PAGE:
Getting into Open Source

David Eisinger, Development Director

Article Category: #Code

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When evaluating a potential developer hire, one of the first things we look for is a profile on GitHub, and I’m always surprised when someone doesn’t have one. When asked, the most frequent response is that people don’t know where to begin contributing to open source. This response might’ve had some validity in the SourceForge days, but with the rise of GitHub, it's become a lot easier to get involved. Here are four easy ways to get started.

1. Documentation

There’s a lot of great open source code out there that goes unused simply because people can’t figure out how to use it. A great way to get your foot in the door is to improve documentation, whether by updating the primary README, including examples in the source code, or simply fixing typos and grammatical errors.

2. Something You Use

The vast majority of the plugins and gems that you use every day are one-person operations. It is a bit intimidating to attempt to improve code that someone else has spent so much time on, but if you see something wrong, fork the project and fix it. You’ll be amazed how easy it is and how grateful the original authors will be.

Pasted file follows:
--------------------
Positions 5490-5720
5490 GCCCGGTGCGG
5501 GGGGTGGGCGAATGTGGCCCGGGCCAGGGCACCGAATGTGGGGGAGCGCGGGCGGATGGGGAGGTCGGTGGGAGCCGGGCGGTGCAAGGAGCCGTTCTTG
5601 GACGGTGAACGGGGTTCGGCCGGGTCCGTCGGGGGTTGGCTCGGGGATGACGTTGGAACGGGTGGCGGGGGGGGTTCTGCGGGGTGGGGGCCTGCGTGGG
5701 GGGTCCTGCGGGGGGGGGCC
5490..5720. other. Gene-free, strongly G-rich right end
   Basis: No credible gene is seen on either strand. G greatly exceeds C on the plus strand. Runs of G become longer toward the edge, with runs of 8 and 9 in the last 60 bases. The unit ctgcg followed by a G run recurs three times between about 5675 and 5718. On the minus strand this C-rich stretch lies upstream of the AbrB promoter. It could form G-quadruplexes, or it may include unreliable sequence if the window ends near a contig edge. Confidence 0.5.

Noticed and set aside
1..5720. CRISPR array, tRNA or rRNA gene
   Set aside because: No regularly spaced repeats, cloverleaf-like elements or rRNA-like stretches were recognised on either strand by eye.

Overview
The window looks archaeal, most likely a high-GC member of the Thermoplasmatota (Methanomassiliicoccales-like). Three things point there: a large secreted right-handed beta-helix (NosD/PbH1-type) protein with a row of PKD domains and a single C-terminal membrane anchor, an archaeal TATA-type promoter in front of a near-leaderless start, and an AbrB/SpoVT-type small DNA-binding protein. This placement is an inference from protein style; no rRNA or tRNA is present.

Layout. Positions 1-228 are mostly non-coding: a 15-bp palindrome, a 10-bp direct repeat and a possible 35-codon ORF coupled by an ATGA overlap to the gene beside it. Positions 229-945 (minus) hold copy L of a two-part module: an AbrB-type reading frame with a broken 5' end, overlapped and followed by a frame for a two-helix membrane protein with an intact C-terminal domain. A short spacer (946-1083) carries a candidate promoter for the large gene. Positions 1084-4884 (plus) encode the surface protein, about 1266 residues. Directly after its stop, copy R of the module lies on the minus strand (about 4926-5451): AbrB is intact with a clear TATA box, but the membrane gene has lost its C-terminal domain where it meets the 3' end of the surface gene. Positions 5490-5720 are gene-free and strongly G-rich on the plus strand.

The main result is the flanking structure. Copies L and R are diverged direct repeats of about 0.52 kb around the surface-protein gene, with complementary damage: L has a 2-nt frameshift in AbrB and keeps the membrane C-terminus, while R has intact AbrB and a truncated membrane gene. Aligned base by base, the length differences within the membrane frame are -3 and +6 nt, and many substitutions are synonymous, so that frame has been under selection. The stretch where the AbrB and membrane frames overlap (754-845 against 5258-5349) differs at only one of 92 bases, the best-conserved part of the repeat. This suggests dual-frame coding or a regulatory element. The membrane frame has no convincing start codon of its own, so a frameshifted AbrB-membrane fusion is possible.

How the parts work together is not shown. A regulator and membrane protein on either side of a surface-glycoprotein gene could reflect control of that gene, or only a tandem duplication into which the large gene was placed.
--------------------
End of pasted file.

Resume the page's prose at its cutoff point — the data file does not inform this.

3. Your Blog

I don’t necessarily recommend reinventing the wheel when it comes to blogging platforms, but if you’re looking for something small to code up using your web framework of choice, writing the software that powers your personal website is a good option. The Setup, one of my favorite sites, includes a link to the project source in its footer.

4. Any Dumb Crap

One of my favorite talks from RailsConf a few years back was Nathaniel Talbott’s 23 Hacks, which encouraged developers to “enjoy tinkering, puttering, and generally hacking around.” Don’t worry that your code isn’t perfect and might never light the world on fire; put it out there and keep improving it. Simply put, there’s almost no code worse than no code.

David Eisinger

David is Viget's managing development director. From our Durham, NC, office, he builds high-quality, forward-thinking software for PUMA, the World Wildlife Fund, NFLPA, and many others.

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